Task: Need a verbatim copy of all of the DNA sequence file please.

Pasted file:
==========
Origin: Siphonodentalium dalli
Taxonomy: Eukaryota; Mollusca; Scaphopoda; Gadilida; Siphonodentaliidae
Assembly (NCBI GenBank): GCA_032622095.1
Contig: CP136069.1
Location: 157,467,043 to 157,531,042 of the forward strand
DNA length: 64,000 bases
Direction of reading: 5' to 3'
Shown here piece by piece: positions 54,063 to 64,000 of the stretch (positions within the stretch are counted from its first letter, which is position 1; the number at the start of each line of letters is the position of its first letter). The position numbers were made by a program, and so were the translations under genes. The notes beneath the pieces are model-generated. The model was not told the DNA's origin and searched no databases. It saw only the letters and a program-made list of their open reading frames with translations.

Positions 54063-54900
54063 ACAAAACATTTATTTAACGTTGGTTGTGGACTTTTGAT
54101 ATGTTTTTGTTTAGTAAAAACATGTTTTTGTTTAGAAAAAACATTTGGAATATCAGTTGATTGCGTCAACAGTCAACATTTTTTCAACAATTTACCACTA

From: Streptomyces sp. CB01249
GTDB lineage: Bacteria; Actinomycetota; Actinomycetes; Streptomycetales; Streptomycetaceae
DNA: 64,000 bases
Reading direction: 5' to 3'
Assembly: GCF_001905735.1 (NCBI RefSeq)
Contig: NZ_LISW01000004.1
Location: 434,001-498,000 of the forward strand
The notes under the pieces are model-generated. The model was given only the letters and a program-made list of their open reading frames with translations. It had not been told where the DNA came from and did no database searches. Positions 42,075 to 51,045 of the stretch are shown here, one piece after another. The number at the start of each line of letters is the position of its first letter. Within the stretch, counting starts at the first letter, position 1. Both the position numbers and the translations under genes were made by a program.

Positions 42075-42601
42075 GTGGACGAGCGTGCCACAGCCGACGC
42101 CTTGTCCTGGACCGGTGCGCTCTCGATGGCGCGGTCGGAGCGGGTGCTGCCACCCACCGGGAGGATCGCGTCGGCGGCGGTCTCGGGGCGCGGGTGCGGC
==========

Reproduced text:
Origin: Siphonodentalium dalli
Taxonomy: Eukaryota; Mollusca; Scaphopoda; Gadilida; Siphonodentaliidae
Assembly (NCBI GenBank): GCA_032622095.1
Contig: CP136069.1
Location: 157,467,043 to 157,531,042 of the forward strand
DNA length: 64,000 bases
Direction of reading: 5' to 3'
Shown here piece by piece: positions 54,063 to 64,000 of the stretch (positions within the stretch are counted from its first letter, which is position 1; the number at the start of each line of letters is the position of its first letter). The position numbers were made by a program, and so were the translations under genes. The notes beneath the pieces are model-generated. The model was not told the DNA's origin and searched no databases. It saw only the letters and a program-made list of their open reading frames with translations.

Positions 54063-54900
54063 ACAAAACATTTATTTAACGTTGGTTGTGGACTTTTGAT
54101 ATGTTTTTGTTTAGTAAAAACATGTTTTTGTTTAGAAAAAACATTTGGAATATCAGTTGATTGCGTCAACAGTCAACATTTTTTCAACAATTTACCACTA

From: Streptomyces sp. CB01249
GTDB lineage: Bacteria; Actinomycetota; Actinomycetes; Streptomycetales; Streptomycetaceae
DNA: 64,000 bases
Reading direction: 5' to 3'
Assembly: GCF_001905735.1 (NCBI RefSeq)
Contig: NZ_LISW01000004.1
Location: 434,001-498,000 of the forward strand
The notes under the pieces are model-generated. The model was given only the letters and a program-made list of their open reading frames with translations. It had not been told where the DNA came from and did no database searches. Positions 42,075 to 51,045 of the stretch are shown here, one piece after another. The number at the start of each line of letters is the position of its first letter. Within the stretch, counting starts at the first letter, position 1. Both the position numbers and the translations under genes were made by a program.

Positions 42075-42601
42075 GTGGACGAGCGTGCCACAGCCGACGC
42101 CTTGTCCTGGACCGGTGCGCTCTCGATGGCGCGGTCGGAGCGGGTGCTGCCACCCACCGGGAGGATCGCGTCGGCGGCGGTCTCGGGGCGCGGGTGCGGC